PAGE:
Labor Day at the Beach, Part 2
Similk Bay is the northern end of Skagit Bay in Puget Sound. Some of it is lined with beach-front homes, but there are sections of shoreline which are still wild and pristine. Beachcombers can expect to find unusual plants and a rich habitat.
On Labor day, I spent the morning hiking into Similk Bay. The previous post brought us here. Now we will turn around and return home.
There were dozens of Glaucous-winged Gulls working the shoreline during my visit. This one was taking a rest on a barnacle-covered rock.
Liftoff! The human got too close, so the Gull decided to skedaddle.
On the way back, I spotted my new friend again, still in the same location. The injured juvenile Gull from the last post was checking a bit if Eel Grass for tidbits to eat. I might try and return in a week or so to see if he is still around.
Someone in the neighborhood has been clam digging and left this pile of shells. These are Horse Clam shells (Tresus capax), also called Fat Gapers. These are big clams, 6-8 inches (15-20 cm) wide. They are not highly favored by aficionados, but they do make good chowder.
Something I did not expect to run into was this American Robin (Turdus migratorius). I also featured this bird with the unusual habitat in a post over at Wild Fidalgo. This is a bird of gardens, parks and open woodlands and not typically seen at the beach.
Despite my surprise, he seemed very much at home foraging around the driftwood along the shoreline.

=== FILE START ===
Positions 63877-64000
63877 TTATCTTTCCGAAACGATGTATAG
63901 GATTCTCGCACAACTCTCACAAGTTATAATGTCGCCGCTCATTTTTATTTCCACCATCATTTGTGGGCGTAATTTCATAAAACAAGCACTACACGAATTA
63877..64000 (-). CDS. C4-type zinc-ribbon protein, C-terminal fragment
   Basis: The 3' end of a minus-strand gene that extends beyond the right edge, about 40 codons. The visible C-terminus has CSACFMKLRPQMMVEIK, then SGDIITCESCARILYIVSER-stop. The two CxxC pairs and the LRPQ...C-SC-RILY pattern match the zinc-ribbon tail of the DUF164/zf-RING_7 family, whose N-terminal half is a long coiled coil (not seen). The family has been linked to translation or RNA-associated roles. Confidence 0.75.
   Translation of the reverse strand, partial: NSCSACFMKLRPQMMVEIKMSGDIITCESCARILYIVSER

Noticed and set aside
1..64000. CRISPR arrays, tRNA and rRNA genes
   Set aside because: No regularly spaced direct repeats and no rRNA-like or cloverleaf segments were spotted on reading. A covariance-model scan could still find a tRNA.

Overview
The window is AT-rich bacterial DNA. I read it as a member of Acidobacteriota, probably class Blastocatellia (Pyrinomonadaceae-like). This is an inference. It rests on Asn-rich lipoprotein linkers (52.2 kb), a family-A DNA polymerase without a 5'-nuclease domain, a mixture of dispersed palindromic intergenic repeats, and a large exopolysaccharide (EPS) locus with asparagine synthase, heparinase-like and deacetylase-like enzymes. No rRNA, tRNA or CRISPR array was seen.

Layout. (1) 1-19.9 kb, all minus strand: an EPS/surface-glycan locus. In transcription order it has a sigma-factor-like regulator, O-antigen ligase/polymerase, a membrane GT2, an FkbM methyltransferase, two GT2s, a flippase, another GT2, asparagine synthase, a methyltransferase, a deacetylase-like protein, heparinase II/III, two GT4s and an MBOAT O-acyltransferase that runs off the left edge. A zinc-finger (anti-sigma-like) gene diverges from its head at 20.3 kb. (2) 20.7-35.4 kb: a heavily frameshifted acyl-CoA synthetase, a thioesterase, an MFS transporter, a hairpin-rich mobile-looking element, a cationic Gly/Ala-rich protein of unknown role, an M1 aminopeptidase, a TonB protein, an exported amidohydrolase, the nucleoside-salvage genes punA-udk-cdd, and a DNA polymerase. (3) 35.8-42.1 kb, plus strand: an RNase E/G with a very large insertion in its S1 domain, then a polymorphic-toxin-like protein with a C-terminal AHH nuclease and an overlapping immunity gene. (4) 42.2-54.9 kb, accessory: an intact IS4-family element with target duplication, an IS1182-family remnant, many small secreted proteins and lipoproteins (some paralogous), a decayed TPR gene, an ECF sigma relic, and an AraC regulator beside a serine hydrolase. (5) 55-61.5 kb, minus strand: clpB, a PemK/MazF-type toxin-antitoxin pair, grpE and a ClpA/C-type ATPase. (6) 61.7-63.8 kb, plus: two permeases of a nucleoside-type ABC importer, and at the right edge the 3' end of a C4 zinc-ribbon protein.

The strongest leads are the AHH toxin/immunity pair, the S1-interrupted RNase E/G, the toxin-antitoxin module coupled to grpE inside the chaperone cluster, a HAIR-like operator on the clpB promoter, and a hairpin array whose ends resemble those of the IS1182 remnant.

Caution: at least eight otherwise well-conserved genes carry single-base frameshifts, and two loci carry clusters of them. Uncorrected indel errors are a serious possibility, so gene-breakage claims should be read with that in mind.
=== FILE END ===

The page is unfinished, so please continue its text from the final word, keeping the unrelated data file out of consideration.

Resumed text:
He proved to me that he knew what he is doing when he caught this bug in the rotted core of a driftwood stump. The stains on his beak reveal that he had also gotten into those ripe Himalayan Blackberries we saw in the last post.
Killdeer (Charadrius vociferus) are year-around residents on Puget Sound beaches. I saw a lot of them during this hike. Can you see three in the photo? They are very hard to spot on the beach until they start vocalizing. They are also hard to photograph because they always seem to be moving. I wish I could have composed this photo a little better.
Back on my own beach, these ripe, wild Common Snowberries (Synphoricarpos albus) are growing on the bank. They also come up in other parts of the yard where I just let them have their way. This is a very nice native shrub for the Northwest wildlife garden. This time of the year, those pure white berries sparkle in the green foliage.
Nootka Rose (Rosa nutkana) also grows on my bank and is one of the best shrubs for stabilizing slopes. It is also an unsurpassed native plant for attracting wildlife. They are setting those brilliant red hips right now.
During the hike home, the morning overcast cleared and the sun came out giving us a very beautiful Labor Day holiday. I took the opportunity to make this photo of my weather station anemometer mast. I want to use it as a station photo at Weather Underground.
Exploring the beaches around Fidalgo Island is one of my favorite pastimes. I was very pleased with the results of my Labor Day hike. Even a leisurely stroll on our rocky beaches is a good workout also. Every step is on unstable ground with the rocks rolling underfoot. All of the stabilizer muscles in the feet, hips and torso come into play. I could feel the effects that evening. It was a perfect holiday.